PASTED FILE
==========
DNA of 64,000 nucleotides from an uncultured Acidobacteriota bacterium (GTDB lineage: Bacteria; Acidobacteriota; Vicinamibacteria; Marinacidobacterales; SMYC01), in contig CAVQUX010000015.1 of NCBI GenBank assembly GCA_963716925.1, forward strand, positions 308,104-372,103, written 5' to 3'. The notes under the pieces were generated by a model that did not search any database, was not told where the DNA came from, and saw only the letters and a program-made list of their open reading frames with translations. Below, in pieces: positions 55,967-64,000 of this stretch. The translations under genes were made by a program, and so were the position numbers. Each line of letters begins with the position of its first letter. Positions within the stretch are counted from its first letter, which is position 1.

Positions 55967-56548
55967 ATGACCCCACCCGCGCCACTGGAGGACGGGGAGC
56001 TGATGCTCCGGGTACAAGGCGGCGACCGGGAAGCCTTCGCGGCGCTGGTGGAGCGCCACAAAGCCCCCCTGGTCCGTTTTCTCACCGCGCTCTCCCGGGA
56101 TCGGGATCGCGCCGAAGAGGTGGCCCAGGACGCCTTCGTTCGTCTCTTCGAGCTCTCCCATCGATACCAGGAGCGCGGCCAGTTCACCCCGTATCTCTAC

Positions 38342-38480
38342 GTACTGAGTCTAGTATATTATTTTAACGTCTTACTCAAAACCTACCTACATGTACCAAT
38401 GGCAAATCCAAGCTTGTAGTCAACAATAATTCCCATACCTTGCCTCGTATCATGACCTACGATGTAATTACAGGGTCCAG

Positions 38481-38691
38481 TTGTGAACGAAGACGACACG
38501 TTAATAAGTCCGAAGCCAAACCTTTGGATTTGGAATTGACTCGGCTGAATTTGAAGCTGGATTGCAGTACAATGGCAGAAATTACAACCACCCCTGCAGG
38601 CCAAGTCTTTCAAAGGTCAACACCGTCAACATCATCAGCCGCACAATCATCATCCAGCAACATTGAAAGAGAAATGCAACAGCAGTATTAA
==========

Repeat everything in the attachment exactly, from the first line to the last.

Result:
DNA of 64,000 nucleotides from an uncultured Acidobacteriota bacterium (GTDB lineage: Bacteria; Acidobacteriota; Vicinamibacteria; Marinacidobacterales; SMYC01), in contig CAVQUX010000015.1 of NCBI GenBank assembly GCA_963716925.1, forward strand, positions 308,104-372,103, written 5' to 3'. The notes under the pieces were generated by a model that did not search any database, was not told where the DNA came from, and saw only the letters and a program-made list of their open reading frames with translations. Below, in pieces: positions 55,967-64,000 of this stretch. The translations under genes were made by a program, and so were the position numbers. Each line of letters begins with the position of its first letter. Positions within the stretch are counted from its first letter, which is position 1.

Positions 55967-56548
55967 ATGACCCCACCCGCGCCACTGGAGGACGGGGAGC
56001 TGATGCTCCGGGTACAAGGCGGCGACCGGGAAGCCTTCGCGGCGCTGGTGGAGCGCCACAAAGCCCCCCTGGTCCGTTTTCTCACCGCGCTCTCCCGGGA
56101 TCGGGATCGCGCCGAAGAGGTGGCCCAGGACGCCTTCGTTCGTCTCTTCGAGCTCTCCCATCGATACCAGGAGCGCGGCCAGTTCACCCCGTATCTCTAC

Positions 38342-38480
38342 GTACTGAGTCTAGTATATTATTTTAACGTCTTACTCAAAACCTACCTACATGTACCAAT
38401 GGCAAATCCAAGCTTGTAGTCAACAATAATTCCCATACCTTGCCTCGTATCATGACCTACGATGTAATTACAGGGTCCAG

Positions 38481-38691
38481 TTGTGAACGAAGACGACACG
38501 TTAATAAGTCCGAAGCCAAACCTTTGGATTTGGAATTGACTCGGCTGAATTTGAAGCTGGATTGCAGTACAATGGCAGAAATTACAACCACCCCTGCAGG
38601 CCAAGTCTTTCAAAGGTCAACACCGTCAACATCATCAGCCGCACAATCATCATCCAGCAACATTGAAAGAGAAATGCAACAGCAGTATTAA